This is the crab apple next door, Malus x if I'm not mistaken.
Following up on the earth. The apples. The cherries. The last of the Callery pears. Dogwood. Yesterday after work, I sat a while in Cobble Hill Park. Pigeons puttered under me, worrying objects to see if they were food. They, like the house sparrows and starlings, pick up after us. A bull pigeon puffed up to show the greeny sheen deep within his neck plumage. Buy that hen a drink, buddy. A starling flashed its yellow beak, half cartoon character, the other half rather worse. Starlings, introduced from Europe in Central Park by the assholes of the American Acclimatization Society in 1877, because there’s one in Shakespeare, have disastrously affected native species like the bluebird, red-bellied woodpecker, and others. I was reminded of that while perusing the time-line in the back of the just-purchased American Earth, Environmental Writing Since Thoreau, the new anthology edited by Bill McKibben. It’s really a collection of dissent, against the machine, against the ravenous beast; I mean, of course, the devouring whirlwind of capital, aided and abetted by the suicidal egoism of monotheism.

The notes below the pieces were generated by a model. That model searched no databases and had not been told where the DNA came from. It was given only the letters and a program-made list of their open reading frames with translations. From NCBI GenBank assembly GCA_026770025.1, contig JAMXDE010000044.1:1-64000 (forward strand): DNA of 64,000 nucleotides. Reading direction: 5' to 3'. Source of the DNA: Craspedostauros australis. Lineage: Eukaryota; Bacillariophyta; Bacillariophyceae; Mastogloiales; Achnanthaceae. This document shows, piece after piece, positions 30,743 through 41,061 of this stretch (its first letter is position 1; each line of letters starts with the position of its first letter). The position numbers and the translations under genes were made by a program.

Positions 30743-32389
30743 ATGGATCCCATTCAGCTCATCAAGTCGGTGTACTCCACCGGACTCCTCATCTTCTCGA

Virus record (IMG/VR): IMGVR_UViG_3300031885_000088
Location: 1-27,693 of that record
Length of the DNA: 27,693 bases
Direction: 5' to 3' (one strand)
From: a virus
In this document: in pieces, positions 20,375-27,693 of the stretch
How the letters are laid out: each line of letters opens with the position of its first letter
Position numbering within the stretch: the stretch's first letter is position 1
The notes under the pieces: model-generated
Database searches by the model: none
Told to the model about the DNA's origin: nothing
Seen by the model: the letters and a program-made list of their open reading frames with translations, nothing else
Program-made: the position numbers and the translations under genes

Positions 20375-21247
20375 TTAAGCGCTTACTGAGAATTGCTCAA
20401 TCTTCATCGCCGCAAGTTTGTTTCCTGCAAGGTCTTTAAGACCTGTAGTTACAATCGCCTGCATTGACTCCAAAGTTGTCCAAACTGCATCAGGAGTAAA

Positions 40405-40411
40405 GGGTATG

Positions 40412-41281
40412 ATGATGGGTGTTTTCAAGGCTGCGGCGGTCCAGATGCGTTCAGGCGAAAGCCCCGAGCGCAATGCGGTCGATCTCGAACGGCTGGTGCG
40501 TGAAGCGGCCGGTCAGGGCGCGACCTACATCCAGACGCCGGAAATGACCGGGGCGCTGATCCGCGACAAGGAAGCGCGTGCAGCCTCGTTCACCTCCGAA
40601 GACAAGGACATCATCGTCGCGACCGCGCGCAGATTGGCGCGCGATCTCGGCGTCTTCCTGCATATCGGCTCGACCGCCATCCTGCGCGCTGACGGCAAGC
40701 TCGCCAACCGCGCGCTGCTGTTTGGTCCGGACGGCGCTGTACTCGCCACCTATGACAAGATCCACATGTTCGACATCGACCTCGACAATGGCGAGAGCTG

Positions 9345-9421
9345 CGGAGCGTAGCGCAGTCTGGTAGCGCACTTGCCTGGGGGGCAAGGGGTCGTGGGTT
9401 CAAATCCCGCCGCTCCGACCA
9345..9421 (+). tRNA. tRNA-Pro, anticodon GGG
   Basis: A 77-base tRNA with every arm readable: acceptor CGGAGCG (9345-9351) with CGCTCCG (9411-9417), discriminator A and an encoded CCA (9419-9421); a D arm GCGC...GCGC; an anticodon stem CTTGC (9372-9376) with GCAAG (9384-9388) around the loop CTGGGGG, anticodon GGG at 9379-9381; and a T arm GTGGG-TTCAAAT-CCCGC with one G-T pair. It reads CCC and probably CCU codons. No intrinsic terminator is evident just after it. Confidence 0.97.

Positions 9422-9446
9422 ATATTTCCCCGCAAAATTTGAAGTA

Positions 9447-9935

You’ve probably read Michael Pollan’s article in the last NYTimes Magazine. He asks why we should even bother. And has an excellent answer. And here’s Wendell Berry on the necessity of limits in the current Harper’s.